? You are not repeat, not apt to improve your long-run investment returns by trading stocks more actively. This was pretty well established by finance professor Terry Odean of the University of California at Davis.
Odean followed 10,000 trading accounts at a large discount brokerage firm for seven years. On average, he found that the stocks people sold did better than the stocks they replaced them with. In a second study of 158,000 accounts, he found that the more people traded, the less money they made.
Used prudently, online investing can be a great convenience. Used obsessively, it can wreck you.
I recently read some sad stories about novice investors. One involved a woman who was trading her $100,000 individual retirement account in order to make ends meet. She put in a confusing set of orders and cancellations, accidentally bought more than she could pay for, and lost almost $64,000.
You think it won’t happen to you? Think again.
It doesn’t pay to have memories in stock markets like this. You’re apt to be thrown off your stride by the words of an older world dusty stuff like “earnings” and “dividends.”
This is not your grandfather’s stock market. I don’t know if anyone has studied money-manager performance by age, but in any era I’d bet on the unremembering young. The Dow Generation takes it on faith that God created stocks in order to make them rich. That’s their advantage.
All of us live, in part, in the world in which we first came of age. The Depression Generation thought stocks were for madmen, even when they bought a few. But for the young, nothing went before. The Dow Generation knows, as scripture, that stock markets exist to deliver 20 percent returns.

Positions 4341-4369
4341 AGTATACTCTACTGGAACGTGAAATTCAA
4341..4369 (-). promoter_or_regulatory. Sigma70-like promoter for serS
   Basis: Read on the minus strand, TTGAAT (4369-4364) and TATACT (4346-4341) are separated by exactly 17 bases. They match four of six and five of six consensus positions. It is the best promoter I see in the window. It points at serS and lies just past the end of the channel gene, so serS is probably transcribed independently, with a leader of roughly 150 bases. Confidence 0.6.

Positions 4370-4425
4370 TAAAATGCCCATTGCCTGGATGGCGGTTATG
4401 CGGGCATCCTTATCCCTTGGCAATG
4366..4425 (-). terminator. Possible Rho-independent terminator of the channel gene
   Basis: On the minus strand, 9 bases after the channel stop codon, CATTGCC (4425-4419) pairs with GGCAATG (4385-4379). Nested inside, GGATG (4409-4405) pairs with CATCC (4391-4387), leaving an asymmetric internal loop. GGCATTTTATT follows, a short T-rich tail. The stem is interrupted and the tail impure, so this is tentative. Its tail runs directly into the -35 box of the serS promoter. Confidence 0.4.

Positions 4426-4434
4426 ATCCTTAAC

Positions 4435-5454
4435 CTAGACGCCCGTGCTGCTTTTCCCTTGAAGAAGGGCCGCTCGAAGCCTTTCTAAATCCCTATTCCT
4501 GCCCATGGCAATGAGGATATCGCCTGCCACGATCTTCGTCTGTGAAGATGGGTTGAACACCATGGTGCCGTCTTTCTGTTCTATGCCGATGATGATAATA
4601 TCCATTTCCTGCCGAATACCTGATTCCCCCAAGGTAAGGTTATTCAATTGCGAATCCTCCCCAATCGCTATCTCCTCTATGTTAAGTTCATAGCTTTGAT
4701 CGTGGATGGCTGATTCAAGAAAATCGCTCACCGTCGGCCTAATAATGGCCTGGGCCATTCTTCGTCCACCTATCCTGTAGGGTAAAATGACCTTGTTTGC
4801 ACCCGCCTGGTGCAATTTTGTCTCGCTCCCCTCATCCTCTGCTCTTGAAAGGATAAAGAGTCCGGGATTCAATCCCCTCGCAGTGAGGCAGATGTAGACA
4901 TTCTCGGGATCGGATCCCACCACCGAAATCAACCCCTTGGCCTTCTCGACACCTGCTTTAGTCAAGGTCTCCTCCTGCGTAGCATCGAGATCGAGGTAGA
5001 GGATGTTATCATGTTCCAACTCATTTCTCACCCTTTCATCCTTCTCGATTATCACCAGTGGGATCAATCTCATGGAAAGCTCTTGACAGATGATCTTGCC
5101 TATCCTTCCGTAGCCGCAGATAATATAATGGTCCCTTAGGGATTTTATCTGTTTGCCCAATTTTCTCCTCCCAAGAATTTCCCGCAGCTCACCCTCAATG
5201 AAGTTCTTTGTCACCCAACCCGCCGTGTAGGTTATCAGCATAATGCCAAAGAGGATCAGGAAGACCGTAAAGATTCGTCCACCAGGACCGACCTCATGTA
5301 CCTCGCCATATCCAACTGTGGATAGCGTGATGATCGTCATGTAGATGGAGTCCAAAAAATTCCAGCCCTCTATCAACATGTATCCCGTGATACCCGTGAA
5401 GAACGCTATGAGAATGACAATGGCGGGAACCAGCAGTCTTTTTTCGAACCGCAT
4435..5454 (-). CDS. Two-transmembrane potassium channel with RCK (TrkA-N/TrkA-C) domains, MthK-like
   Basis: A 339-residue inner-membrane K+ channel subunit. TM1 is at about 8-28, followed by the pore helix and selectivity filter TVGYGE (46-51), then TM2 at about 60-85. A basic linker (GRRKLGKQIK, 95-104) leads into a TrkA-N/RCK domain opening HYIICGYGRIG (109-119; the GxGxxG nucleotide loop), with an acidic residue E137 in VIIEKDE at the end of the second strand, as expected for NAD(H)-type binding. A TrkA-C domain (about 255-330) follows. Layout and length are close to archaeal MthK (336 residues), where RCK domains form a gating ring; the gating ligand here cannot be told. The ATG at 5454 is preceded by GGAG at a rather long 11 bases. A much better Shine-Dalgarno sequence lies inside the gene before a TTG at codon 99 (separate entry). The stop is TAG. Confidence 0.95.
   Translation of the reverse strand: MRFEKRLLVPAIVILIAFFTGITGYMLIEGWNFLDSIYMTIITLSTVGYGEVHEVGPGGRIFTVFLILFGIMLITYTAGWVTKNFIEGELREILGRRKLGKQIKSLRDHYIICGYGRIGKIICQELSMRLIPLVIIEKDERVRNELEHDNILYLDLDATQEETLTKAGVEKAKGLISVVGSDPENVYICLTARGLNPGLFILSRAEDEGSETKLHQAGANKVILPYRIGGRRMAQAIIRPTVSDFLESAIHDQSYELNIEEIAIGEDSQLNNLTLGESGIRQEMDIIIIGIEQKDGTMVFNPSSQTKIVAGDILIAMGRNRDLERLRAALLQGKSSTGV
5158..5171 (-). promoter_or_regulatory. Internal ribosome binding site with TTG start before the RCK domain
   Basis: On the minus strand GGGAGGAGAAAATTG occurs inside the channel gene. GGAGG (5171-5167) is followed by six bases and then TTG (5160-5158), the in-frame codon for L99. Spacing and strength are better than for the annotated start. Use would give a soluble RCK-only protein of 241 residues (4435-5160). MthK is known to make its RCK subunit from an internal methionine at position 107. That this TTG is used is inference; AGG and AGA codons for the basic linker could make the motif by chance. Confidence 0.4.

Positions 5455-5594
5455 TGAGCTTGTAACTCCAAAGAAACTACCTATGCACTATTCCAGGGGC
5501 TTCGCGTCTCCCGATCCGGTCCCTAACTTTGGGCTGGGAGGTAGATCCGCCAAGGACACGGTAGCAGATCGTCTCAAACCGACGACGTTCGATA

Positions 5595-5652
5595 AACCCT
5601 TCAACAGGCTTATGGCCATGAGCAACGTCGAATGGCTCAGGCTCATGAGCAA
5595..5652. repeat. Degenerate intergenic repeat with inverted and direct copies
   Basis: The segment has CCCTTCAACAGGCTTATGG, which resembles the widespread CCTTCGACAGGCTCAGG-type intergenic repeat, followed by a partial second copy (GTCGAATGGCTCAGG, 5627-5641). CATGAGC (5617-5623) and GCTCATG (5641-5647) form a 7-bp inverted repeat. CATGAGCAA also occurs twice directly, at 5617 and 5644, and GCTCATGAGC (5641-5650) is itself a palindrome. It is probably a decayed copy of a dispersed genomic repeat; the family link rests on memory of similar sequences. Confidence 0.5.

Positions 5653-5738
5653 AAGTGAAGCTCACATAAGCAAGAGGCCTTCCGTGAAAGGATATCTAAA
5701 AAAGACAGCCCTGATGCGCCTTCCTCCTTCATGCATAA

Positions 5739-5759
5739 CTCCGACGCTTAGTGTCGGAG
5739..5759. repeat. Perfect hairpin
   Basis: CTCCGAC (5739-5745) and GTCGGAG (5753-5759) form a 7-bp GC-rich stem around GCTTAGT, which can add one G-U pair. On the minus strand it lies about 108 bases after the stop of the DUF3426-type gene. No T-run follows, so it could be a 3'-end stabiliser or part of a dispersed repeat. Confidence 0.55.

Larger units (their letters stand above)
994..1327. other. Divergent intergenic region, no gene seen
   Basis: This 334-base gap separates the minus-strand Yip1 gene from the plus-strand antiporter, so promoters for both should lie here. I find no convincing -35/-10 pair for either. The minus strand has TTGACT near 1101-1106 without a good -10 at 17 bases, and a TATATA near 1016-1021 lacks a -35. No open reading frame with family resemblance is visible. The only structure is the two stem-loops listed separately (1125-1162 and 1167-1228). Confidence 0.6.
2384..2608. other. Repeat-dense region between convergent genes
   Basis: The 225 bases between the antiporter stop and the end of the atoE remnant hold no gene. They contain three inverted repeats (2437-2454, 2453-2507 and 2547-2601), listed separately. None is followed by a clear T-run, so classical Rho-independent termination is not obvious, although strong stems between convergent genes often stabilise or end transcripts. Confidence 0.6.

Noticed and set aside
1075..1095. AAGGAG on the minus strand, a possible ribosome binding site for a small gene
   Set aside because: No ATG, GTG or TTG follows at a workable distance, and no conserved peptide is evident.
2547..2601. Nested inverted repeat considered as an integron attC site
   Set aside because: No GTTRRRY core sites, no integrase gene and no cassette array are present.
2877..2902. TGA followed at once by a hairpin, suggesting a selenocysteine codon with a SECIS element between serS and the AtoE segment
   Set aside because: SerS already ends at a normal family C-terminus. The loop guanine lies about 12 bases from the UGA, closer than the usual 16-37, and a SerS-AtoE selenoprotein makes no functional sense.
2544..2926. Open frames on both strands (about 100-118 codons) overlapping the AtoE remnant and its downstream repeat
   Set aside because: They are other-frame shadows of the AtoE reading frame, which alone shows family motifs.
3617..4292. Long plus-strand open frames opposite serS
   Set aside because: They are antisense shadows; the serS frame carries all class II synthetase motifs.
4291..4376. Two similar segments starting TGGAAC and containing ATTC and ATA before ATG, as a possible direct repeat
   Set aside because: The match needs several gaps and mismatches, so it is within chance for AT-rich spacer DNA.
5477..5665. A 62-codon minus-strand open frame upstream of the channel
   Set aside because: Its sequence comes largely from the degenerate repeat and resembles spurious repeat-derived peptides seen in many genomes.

In every generation’s worldview, something’s risky and something’s safe. To the DowGen, stocks are safe.
So, how tied are we to the Dow? Let me count the ways:
? Social Security: Reformers, especially the affluent young, want private accounts, to invest in stocks. They assume that stocks will always yield a higher lifetime income than Social Security could.
Estimated figures for Social Security reform suggest that high-income people would indeed do better in stocks, even if the market went flat for many years. That’s because high-income people get less for their payroll taxes than middle- or lower-earners do.
? 401(k) plans: More than two-thirds of plan balances are invested in stocks today, according to the Employee Benefit Research Institute. The younger you are, the higher your equity stake.
? Stock options: If 401(k)s can make your rich, why not leverage your luck? Of 350 large companies surveyed, more than one-third are giving stock options to most or all of their workers, reports the consulting firm William M. Mercer. That’s double the number in 1993.
In a bold step last month, CBS announced it was ending traditional pensions for new hires, and substituting a stock-option plan for all of its employees. Senior Vice President Martin Franks boasts that, over the past two years, CBS stock has doubled. Right-o, but from 1990 to 1995, it dropped 67 percent.
What if those were your last five years to exercise? Bye-bye pension substitute, at least for that particular period of time. Only the Dow Generation believes that, over any decade, the stock of the company they work for must go up.
Syndicated columnist Jane Bryant Quinn can be reached in care of the Washington Post Writers Group, 1150 15th St., Washington, D.C. 20071-9200.